had a student talk about a butte and mesa that they made on their landform creature, when we did
not study those in the classroom, so this is one area I can see where that knowledge transferred
from e-lab class. Another weakness that I experienced throughout this research project was the
fact that I only taught a couple science lessons in my room. This did not allow me as much
comparison between my closure lessons with the non-closure lessons of e-lab. Unfortunately, I
did not get every student to participate in the data collection either. I hoped to do exit tickets but
with the lack of time to teach science it did not fit with my instruction.
Although there were a lot of obstacles to researching this topic there were also some
positive experiences to be gained. First, I put a lot of focus on closure and researched closure
activities so I feel more prepared to implement closure in my future lessons. Also, lesson closure
should be happening with every subject so being able to implement my closure broadened my
horizons and made me look at my lessons in other subjects that needed some sort of closure or
independent practice. Second, I would say my school is very unique in that it has a teacher that is
solely devoted to teaching science content and he has a lot of flexibility in what he teaches. By
researching the difference between my teaching style and his teaching style I found more ways to
make my landforms unit more inquiry based and creative. For example, one of my students said
that he really remembered “when other students got to be the teacher,” in which the students got
to use the whiteboard and marker and explain the landform to the rest of the class. This is
something that I could easily implement in my own teaching to make it more engaging and

Effect on the Learning Community

Over the course of my research my learning community has changed in the sense that
through closure I saw my students a little more engaged rather than ending the lesson abruptly or
with some sort of teacher talk reflection. The lessons I taught in my classroom took a more
inquiry based approach so that my students examined patterns, experiences, and then came up
with explanations. During the turn and talk lesson closure and drawing of their own landform
creature, I have never seen my students so excited about their science learning. I truly believe
that giving them the choice to do what they wanted and then the opportunity to share their work
was something unique and exciting for them. As a result of this research I also had time to reflect
with students on my teaching and their learning, which did not occur before. It was refreshing to
sit down with students and ask them what they remembered the best and how they best learned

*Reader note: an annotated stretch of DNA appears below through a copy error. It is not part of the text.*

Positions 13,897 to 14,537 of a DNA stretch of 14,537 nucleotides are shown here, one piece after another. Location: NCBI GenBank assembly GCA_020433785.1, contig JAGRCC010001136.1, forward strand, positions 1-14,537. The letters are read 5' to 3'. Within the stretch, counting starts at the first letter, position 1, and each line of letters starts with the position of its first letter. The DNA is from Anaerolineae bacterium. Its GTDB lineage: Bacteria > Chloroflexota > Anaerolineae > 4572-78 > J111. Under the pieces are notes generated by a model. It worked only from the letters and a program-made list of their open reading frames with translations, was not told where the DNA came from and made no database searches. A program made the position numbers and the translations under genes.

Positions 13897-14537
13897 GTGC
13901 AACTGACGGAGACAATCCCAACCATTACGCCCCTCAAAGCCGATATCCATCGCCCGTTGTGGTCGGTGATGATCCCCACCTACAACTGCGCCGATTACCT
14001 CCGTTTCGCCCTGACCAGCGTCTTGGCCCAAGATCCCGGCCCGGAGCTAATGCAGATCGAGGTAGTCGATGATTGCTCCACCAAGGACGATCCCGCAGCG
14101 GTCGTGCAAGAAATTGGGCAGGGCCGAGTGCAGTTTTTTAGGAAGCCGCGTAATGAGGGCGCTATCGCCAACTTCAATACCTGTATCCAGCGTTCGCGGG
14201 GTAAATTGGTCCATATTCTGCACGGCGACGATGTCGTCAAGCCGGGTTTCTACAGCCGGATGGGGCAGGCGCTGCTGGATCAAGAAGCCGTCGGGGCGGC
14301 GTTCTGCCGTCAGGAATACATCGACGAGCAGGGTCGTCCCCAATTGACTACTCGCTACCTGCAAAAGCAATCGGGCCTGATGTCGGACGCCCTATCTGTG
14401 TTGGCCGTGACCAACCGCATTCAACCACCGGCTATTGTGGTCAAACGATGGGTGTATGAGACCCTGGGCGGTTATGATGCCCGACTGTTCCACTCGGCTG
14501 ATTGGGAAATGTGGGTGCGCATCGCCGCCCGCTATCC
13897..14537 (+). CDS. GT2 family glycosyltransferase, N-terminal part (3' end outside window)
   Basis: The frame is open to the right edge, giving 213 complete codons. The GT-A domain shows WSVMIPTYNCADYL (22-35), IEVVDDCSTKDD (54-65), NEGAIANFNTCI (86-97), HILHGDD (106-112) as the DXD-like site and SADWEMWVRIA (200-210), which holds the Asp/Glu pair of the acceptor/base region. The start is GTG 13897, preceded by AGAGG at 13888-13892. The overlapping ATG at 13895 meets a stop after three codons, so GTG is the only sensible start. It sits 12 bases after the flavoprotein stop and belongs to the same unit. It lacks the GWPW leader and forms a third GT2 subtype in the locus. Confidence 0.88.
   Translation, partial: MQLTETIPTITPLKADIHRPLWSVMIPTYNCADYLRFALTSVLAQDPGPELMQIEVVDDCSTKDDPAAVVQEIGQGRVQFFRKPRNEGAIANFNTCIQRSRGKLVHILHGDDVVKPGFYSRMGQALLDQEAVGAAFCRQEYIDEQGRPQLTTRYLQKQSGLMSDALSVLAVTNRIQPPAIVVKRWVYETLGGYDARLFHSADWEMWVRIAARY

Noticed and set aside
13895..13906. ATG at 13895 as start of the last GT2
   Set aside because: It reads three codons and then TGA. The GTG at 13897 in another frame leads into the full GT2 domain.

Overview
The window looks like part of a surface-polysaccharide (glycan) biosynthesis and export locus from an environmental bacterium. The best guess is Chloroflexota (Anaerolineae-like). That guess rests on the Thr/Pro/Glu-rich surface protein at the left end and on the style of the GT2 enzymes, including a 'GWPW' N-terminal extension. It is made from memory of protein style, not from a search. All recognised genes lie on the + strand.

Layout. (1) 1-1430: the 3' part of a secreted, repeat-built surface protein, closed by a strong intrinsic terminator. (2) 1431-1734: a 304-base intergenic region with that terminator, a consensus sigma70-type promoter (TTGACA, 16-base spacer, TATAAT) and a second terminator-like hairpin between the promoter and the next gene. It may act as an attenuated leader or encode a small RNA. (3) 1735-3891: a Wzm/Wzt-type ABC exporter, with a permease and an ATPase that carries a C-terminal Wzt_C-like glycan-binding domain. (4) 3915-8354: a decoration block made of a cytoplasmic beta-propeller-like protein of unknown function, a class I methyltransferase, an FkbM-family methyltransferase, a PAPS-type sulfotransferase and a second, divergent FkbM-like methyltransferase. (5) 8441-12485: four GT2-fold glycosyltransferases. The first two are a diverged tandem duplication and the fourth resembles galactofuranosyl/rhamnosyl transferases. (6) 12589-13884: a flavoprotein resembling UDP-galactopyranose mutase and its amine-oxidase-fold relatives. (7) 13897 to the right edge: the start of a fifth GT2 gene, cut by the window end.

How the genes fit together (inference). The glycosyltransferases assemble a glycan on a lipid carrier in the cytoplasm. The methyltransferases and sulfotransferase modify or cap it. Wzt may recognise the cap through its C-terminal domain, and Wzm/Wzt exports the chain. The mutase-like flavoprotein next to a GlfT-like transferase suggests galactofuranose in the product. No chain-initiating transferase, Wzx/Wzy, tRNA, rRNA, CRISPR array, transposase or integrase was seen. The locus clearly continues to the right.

the material.
In order to better understand this topic I would need to study further development of long
term memory and how best to take information from short term to long term. Also, I could delve
deeper into the kinds of closure that I select and see which types of closure work best for
knowledge retention. If I were to do a similar study again I may want to tie this more in with
assessment and assess my students along the way to see what they remember and if it decreases
as time goes by.


From the anecdotal data I collected I have found that closure and/or independent practice
are what students seem to remember the most. My determination to end the lesson with some
type of closure will be something that I strive for in my future classroom along with chances for
independent practice. All too many times students are expected to copy from the teacher or
follow along with the whole group, but what I have learned from the e-lab class is that small
group work gives students the best opportunity to personalize their experience and therefore
maximize learning. Having another teacher to observe that was teaching the same unit as me was
very eye opening and I saw a lot of activities in his classroom that I will also use in my future
classroom. Although I may not have determined whether or not closure is necessary to the
learning process, what I feel that I did walk away with is the importance of content repetition and
review. The more opportunities students are given to review what they learned and already know
the easier it will be to transfer that knowledge into their long term memory.

Banikowski, A. (1999). Strategies to enhance memory based on brain-research. Focus on

Exceptional Children, 32(2).

Beers, B. (2006). Learning-driven schools: A practical guide for teachers and principals.
Alexandria, VA: Association for Supervision and Curriculum Development.

Bloomquist, T. P. (2013). Effectiveness of closure in lesson design: A quasi-experimental

investigation (Doctoral dissertation, George Fox University, Newberg). Retrieved from